On Wednesday, DeLaurentis hand-delivered a letter from the White House to the Cuban Foreign Ministry about converting missions known as interest sections in the countries’ respective capitals into full embassies.

Cuba said ceremonies to do that will be held July 20, though the U.S State Department said it does not yet have a date.

Several Republicans in Congress have vowed to block the appointment of an ambassador to Havana and hold up funding for the embassy.

“There aren’t many diplomats who could represent the United States in Havana during this sensitive, but promising chapter,” former Cuban diplomat Carlos Alzugaray said. “Jeff is one of them.”

DeLaurentis was a consular officer in Cuba in 1991-93, when the island was plunged into economic crisis with the Soviet Union’s collapse. As head of the U.S. Interests Section’s economic and political section in 1999-2002, DeLaurentis was a key negotiator in the fight over Elian Gonzalez’s custody.

Vicki Huddleston, who headed the mission then, said DeLaurentis’ quiet diplomacy helped dial down tensions when Cuban officials threatened a mass migration of rafters if the young castaway wasn’t returned to his homeland. President Bill Clinton’s administration ultimately backed the parental rights of Elian’s father in Cuba and returned the boy.

DeLaurentis also was “instrumental” in discussions with Cuban officials over the decision by U.S. President George W. Bush’s administration to use the Guantanamo naval base in eastern Cuba to house prisoners held on terrorism charges following the Sept. 11 attacks.

“He always sort of quietly pushed the envelope with Cuban officials, but they always gave him a lot of credit,” Huddleston said. “He was always spot-on in interpreting Cuban motives and actions.”

Huddleston recalled that she and DeLaurentis attended Mass at a local Roman Catholic church and he worked to get computers to the parish at a time that such technology in the hands of a non-governmental entity was viewed suspiciously.

Huddleston was succeeded as head of mission by James Cason, who enraged Fidel Castro by meeting with government opponents at a dissident’s home in 2003. Seventy-five dissidents were arrested several weeks later.

Negotiations to free USAID contractor Alan Gross were under way for months before DeLaurentis returned to Havana as head of mission last August. Presidents Barack Obama and Raul Castro of Cuba announced a deal on Dec. 17 to free Gross and three Cuban prisoners in the United States and to work toward renewing diplomatic relations.

The tall, lanky DeLaurentis is a distinctive figure around Havana, dressed in a long-sleeve shirt and tie for meetings with other foreign diplomats, business people and Cubans he has known for years.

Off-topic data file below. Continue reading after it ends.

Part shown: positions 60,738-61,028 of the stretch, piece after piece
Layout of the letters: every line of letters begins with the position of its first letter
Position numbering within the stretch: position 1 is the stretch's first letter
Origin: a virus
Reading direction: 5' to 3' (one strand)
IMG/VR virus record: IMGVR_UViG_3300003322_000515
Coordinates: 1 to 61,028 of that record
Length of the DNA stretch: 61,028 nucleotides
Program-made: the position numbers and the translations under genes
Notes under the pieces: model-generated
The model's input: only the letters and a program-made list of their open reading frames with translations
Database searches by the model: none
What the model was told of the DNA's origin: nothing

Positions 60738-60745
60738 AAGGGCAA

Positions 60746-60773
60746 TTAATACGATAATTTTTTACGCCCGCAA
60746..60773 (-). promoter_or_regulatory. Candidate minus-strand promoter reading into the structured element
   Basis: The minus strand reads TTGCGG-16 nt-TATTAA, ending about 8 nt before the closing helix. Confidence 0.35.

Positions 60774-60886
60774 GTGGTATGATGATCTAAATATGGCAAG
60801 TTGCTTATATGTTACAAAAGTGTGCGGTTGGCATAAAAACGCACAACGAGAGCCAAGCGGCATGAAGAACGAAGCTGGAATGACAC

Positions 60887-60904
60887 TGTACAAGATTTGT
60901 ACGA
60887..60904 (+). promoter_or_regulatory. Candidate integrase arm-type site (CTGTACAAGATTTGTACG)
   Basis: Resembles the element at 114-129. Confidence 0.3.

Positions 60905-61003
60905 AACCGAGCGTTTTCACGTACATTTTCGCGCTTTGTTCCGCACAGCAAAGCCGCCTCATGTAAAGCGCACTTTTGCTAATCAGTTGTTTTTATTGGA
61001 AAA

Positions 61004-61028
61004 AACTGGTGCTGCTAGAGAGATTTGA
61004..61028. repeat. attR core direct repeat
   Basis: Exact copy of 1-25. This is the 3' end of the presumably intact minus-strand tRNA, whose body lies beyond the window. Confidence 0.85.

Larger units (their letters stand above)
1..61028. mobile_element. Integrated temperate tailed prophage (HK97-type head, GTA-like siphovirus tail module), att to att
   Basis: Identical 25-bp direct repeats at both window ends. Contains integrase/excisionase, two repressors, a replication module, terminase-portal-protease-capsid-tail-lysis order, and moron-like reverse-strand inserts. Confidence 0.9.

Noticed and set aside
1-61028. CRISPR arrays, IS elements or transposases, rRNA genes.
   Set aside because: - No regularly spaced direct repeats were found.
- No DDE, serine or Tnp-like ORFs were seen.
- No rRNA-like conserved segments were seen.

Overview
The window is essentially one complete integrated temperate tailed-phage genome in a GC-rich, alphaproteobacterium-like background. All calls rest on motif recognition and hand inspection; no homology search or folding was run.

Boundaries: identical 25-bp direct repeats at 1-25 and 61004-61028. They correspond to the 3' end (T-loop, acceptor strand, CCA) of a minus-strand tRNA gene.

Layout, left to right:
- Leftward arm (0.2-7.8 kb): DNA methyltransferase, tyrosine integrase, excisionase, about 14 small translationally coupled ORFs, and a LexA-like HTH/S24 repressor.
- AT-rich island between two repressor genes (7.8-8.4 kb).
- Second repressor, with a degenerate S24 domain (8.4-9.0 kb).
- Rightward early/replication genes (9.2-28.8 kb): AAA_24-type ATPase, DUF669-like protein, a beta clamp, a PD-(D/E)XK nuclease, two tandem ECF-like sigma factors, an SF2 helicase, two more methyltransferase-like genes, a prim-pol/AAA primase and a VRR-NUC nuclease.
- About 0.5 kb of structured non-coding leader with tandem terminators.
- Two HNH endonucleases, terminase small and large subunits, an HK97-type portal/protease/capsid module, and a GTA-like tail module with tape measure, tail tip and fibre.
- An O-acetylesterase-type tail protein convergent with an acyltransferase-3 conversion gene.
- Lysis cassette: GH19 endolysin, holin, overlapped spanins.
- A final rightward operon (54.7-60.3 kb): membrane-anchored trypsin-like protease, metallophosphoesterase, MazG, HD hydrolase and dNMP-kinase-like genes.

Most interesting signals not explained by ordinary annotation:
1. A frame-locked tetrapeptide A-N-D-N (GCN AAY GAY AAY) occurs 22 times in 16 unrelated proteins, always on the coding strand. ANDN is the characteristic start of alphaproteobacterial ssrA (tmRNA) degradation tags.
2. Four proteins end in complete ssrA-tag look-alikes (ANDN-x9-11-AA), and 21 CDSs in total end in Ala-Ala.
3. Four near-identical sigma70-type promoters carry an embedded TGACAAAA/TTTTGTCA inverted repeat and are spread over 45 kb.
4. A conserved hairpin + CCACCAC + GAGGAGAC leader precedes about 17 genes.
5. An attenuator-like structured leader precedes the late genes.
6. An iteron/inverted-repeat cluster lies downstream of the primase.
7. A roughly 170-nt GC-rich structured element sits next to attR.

As in his earlier stints, DeLaurentis “gets out of the building and talks with people,” said Philip Peters, a Cuba analyst who travels to the island regularly. “He knows the country very, very well.”

True to form, DeLaurentis declined to speak on the record because of the U.S.-Cuba negotiations. He has spoken very little with major media since Dec. 17. He told CBS’s “60 Minutes” that a new U.S. exception to the trade embargo would allow exchange of Internet technology that could be a “game changer down the line” by connecting Cuba to the world and “lighting up the island.”

DeLaurentis is a graduate of the Georgetown University’s School of Foreign Service and Columbia University’s Graduate School of International and Public Affairs. He was a senior official at the Council on Foreign Relations in New York before joining the U.S. State Department and has worked at the U.S. mission to the United Nations in Geneva, the U.S. Embassy in Bogota, Colombia, and in Washington, including as deputy assistant secretary of state for Western Hemisphere affairs.

Most recently, DeLaurentis was a deputy to U.S. Ambassador Samantha Power at the United Nations, where a former colleague said he was known as “the person who turned on the lights in the morning and was the last to leave at night.”

DeLaurentis’ online presence is minimal, mostly written texts of addresses to the U.N. Security Council. In one rare speech carried by YouTube, the graying diplomat with dark-rimmed glasses told students at a 2013 International Model U.N. Conference that international diplomacy “can be frustrating, even maddening.”

He didn’t elaborate on the challenges of being a diplomat in Cuba, which has not had formal diplomatic relations with the U.S. since 1961.

“He’s trying to rebuild a relationship that has been in shambles for 55 years,” Dutch Ambassador Norbert Braakhuis said.

The United States needs “someone who is very cautious – but also very knowledgeable and with sharp insights,” Braakhuis said. DeLaurentis, he added, is “clearly the right person at the right time and place.”

http://www.usnews.com/news/world/articles/2015/07/02/top-american-diplomat-in-cuba-in-line-to-head-new-embassy

havana-live-view-havana-airHAVANA,  July 1 (Miami Herold)   Air service between the Southernmost City and Cuba is off to a strong start after restarting in March and more flights might be added.